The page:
Microsoft Windows 7 will no longer receive security patches,

July 14th, 2020 by Stephen Jones Leave a reply »

Microsoft Windows 7 will no longer receive security patches. Cyber criminals will try to target businesses that still haven’t upgraded.It’s estimated that 200 million PC users are still running Windows 7.

UK’s National Cyber Security Centre – the cyber arm of the GCHQ intelligence service – issued a warning over the continued use of Windows 7 PCs and laptops, telling users they shouldn’t use Windows 7 devices when accessing personal data.

Businesses hold data on large groups of people and it’s not beyond the realms of possibly that attackers could exploit new vulnerabilities uncovered in Windows 7 to maliciously infiltrate networks via phishing or malware attacks and gain access to that data. The global WannaCry ransomware attack of May 2017 demonstrated how vulnerable machines that haven’t received security updates can be to hackers.

Cyberattacks aren’t going to disappear overnight; security teams should be working to protect their organisations’ networks. If they don’t upgrade soon, then worst-case scenario could be another WannaCry-style attack.” said Nir.
Businesses may be reluctant to purchase more recent versions of Windows, but being without security updates is incredibly dangerous, and the risk of financial and reputational damage is huge. For those who don’t have a clear plan to move away from Windows 7, it is about time to create one.

There’s still the potential that there could be some Windows 7 devices left lurking on the network or staff BYODs. If you don’t take stock of your network to see how much Windows 7 you really have, then the chances are the cybercrooks will do it for you,

June saw a big jump in Phorpiex a notorious botnet campaign known for distributing a number of malware and spam campaigns, including largescale sextortion email campaigns, has surged in activity over the past month, with cyber criminals. Phorpiex detections grew to such an extent that it was the second most detected malware campaign during June, and 2% of organisations were targeted by the botnet.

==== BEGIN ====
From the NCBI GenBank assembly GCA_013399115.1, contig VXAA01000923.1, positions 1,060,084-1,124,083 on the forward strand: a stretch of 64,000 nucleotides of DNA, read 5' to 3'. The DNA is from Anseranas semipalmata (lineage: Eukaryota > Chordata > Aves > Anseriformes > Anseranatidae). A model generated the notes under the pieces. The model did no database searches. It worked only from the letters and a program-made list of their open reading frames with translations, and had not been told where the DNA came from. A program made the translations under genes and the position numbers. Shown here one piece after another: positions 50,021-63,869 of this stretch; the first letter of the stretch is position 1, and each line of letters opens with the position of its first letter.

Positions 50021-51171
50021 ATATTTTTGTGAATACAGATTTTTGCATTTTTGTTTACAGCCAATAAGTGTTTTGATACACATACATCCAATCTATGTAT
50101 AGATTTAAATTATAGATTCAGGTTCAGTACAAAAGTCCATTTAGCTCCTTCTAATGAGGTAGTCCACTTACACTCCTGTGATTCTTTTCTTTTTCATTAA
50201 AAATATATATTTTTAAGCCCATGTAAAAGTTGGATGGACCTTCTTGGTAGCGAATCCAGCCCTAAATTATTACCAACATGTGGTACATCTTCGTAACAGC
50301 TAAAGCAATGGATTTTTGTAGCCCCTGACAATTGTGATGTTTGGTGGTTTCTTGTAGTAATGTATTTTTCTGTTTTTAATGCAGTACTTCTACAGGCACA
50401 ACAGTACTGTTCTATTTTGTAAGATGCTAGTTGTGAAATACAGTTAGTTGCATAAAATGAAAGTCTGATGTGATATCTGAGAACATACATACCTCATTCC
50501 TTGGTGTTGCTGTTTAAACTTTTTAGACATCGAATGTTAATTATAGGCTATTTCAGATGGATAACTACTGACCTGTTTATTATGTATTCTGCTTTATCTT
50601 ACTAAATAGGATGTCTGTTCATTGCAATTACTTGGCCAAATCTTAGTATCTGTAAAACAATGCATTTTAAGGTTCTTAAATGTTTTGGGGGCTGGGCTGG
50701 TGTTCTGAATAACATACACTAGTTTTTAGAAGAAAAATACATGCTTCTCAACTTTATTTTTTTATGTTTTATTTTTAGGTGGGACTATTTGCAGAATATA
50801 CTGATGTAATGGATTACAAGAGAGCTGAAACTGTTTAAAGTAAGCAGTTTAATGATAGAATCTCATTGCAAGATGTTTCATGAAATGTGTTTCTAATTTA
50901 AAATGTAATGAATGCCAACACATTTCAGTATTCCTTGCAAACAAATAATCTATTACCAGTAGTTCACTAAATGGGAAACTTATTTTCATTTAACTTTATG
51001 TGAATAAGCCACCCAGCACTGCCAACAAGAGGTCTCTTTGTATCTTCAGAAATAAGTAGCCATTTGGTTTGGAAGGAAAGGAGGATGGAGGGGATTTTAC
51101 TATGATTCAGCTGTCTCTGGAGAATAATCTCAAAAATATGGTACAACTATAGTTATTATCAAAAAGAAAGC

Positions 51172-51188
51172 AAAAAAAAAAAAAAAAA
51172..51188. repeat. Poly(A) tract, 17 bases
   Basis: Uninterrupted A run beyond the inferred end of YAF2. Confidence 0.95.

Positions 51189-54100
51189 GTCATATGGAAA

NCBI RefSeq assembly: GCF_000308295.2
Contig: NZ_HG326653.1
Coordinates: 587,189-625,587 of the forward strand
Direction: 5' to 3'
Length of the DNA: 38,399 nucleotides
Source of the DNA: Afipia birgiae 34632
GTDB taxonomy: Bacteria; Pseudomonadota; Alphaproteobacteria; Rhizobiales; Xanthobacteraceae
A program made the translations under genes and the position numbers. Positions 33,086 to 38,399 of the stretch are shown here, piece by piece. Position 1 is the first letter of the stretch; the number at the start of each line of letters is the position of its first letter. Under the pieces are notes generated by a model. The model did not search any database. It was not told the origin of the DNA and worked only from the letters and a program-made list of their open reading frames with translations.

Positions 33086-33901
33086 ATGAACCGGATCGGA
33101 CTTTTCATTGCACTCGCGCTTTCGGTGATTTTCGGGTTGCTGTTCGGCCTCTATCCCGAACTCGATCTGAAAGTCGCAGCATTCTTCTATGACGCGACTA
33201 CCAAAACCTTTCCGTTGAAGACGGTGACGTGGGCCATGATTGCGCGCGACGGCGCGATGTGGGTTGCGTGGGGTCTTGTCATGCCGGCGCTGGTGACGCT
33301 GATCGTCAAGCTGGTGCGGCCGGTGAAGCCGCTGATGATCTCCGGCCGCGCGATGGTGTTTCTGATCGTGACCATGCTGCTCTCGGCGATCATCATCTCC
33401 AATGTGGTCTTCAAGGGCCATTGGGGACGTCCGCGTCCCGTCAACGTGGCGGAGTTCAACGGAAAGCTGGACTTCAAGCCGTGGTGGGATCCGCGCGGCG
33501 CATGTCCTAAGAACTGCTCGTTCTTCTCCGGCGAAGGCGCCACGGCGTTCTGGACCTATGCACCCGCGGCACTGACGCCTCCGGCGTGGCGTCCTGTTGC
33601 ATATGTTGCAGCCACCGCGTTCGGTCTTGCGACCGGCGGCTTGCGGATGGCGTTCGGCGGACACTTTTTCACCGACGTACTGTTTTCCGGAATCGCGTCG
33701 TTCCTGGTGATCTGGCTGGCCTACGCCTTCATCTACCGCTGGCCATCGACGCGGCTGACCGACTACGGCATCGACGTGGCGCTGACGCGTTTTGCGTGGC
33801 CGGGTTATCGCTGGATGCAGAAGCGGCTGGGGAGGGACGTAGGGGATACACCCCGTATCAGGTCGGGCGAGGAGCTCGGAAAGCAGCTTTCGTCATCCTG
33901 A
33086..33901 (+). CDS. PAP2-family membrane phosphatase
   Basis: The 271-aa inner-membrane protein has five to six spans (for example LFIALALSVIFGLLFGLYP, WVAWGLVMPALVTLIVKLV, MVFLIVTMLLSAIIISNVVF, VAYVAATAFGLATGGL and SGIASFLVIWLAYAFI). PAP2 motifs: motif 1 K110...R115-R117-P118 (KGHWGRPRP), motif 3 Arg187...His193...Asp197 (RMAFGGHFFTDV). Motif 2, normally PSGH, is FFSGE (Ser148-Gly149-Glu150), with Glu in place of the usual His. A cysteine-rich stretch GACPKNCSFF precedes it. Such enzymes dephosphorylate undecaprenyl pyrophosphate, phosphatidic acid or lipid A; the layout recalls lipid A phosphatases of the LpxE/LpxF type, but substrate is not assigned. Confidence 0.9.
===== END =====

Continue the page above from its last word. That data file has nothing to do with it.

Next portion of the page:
The botnet sends out spam emails that attempt to deliver a malicious payload to victims to power an Avaddon ransomware campaign. Attempts to lure victims into opening a Zip file attachment in a phishing email that uses a wink emoji as the subject. It might sound like a basic form of cyberattack, but criminals use what works.
Phorpiex – which is also known as Trik – has been used to distribute spam campaigns for other forms of ransomware, including GandCrab and Pony, as well as being used to mine for cryptocurrency on infected machines.

The most commonly detected malware during June was Agent Tesla, an advanced remote access trojan that was detected targeting 3% of organisations. Agent Tesla is an information stealer and a keylogger, providing attackers with the ability to see absolutely everything on the infected computer, including usernames, passwords, browser history, system information and more – everything needed to very much compromise a network.

XMRig, an open-source cryptocurrency mining malware uses the CPU power of infected machines to generate Monero. It has been active since May 2017. The remainder of the top 10 most wanted malware for June is made up of familiar names including Dridex, Trickbot, Ramnit and Emotet – staples of cyber-criminal activity, either stealing information, or being used as the start of more destructive campaigns. For example, Trickbot and Emotet are often used as the first stage of largescale ransomware attacks.

Many of the common forms of malware rely on exploits and vulnerabilities that have long been known, so can be protected against by applying security patches, which in some cases have been available for years
Malicious hackers are targeting factories and industrial environments with a wide variety of malware and cyberattacks including ransomware, cryptocurrency miners – and in some cases they’re actively looking to shut down or disrupt systems.

A lack of basic protections can open the door to a relatively straightforward ransomware or cryptojacking attack that could have serious consequences for the bottom line.

To protect against cyber criminals and hackers, industrial environments should:
- Have the minimum number of open ports facing the internet and access control policies should be tightened with unique and strong passwords for each system.
- Use Two-factor authentication to help prevent attackers from gaining access to environments.
- Ensure that systems are regularly updated with relevant security patches in order to ensure that cyber criminals can’t take advantage of known vulnerabilities to gain access to networks.

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